Kodama, Tatsuhiko, et al. The Onset of a Globally Ice-Covered State for a Land Planet.. Journal of Geophysical Research: Planets. 126/12`, 2021. In this American Geophysical Union publication, we cite this December 2021 article by four astro-biochemists posted in Japan and France as a latest example of one more finely set ratio between a drier or wetter rocky orbital world. If it goes too far in either direction, severe climate states of all ice or hot greenhouse can occur. Our home Earth must then be in a fortuitous, middle area wherein life can evolve, develop and learn all of this.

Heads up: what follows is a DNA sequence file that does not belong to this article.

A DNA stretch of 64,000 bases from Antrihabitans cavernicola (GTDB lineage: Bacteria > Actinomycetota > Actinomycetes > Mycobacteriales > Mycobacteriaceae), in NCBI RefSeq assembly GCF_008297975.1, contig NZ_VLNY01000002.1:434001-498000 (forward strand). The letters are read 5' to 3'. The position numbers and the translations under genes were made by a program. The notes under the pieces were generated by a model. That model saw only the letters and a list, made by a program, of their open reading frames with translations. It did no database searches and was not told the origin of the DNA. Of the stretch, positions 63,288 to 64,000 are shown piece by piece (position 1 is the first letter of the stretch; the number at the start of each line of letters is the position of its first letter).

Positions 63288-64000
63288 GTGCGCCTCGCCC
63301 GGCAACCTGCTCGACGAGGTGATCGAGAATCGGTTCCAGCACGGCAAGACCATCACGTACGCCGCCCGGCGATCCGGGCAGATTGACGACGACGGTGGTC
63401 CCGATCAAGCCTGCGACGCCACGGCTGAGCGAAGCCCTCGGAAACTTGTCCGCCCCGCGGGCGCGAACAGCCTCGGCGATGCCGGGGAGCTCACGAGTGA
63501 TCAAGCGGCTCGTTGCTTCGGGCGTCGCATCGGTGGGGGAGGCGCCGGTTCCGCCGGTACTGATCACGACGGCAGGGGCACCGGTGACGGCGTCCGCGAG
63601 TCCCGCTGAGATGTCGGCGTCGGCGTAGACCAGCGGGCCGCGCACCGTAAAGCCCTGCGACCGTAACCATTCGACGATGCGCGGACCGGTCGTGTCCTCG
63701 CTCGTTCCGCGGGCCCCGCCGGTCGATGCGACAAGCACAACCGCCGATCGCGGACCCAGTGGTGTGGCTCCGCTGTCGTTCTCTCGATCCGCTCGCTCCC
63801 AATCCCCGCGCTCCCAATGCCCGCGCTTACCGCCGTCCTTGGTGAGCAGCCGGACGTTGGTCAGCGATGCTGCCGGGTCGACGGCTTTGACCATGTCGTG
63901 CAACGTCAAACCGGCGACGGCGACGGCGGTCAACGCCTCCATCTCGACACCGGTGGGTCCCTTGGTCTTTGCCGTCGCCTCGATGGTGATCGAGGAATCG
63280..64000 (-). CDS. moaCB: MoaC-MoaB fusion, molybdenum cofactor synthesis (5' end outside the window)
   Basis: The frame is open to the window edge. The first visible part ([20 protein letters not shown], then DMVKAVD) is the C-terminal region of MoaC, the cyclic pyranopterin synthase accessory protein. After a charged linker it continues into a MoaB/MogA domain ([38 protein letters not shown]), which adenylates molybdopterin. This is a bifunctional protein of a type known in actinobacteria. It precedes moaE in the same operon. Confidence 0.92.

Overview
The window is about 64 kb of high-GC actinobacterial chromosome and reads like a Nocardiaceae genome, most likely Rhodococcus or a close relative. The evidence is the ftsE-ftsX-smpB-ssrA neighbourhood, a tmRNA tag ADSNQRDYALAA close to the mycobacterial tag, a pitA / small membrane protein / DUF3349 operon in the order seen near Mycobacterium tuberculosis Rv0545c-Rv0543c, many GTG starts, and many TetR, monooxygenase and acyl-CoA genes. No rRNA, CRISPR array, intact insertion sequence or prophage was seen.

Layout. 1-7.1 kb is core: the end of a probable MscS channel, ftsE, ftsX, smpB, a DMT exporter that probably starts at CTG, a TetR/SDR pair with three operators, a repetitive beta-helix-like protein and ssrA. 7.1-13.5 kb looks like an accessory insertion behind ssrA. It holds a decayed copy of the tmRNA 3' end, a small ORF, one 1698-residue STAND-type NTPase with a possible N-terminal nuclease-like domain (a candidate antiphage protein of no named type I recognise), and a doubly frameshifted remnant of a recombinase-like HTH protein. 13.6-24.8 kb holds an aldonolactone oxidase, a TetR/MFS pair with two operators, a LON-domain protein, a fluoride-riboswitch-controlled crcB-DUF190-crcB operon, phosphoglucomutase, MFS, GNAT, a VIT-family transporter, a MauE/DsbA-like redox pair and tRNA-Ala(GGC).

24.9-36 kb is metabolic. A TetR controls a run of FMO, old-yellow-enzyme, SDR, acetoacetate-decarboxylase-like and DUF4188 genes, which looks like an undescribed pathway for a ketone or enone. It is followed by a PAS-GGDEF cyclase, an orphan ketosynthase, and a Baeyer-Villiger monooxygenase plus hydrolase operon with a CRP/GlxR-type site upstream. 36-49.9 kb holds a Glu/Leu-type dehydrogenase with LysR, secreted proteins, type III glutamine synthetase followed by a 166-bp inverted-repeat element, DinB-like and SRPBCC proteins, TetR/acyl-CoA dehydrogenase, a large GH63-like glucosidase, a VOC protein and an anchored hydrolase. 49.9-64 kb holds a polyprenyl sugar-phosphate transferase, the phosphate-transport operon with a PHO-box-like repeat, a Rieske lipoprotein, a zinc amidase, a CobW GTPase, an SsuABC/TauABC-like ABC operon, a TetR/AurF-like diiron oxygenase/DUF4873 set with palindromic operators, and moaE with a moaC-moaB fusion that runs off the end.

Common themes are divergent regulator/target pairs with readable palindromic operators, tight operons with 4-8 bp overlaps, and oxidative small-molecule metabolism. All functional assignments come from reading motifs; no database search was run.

The climates of terrestrial planets with a small amount of surface water, called land planets, are significantly different from planets having a large amount of surface water. Land planets have a higher runaway greenhouse threshold than aqua planets. In this study, we investigate the freezing limit for surface water variations and found that a land planet climate has dry tropics that result in less snow and fewer clouds. Freezing limits for zonally uniform surface water are consistently lower than those for meridionally distributions. Our results indicate that relative water distributions have a major effect on the onset of a global ice-covered state for Earth-like exoplanets. (Abstract excerpt)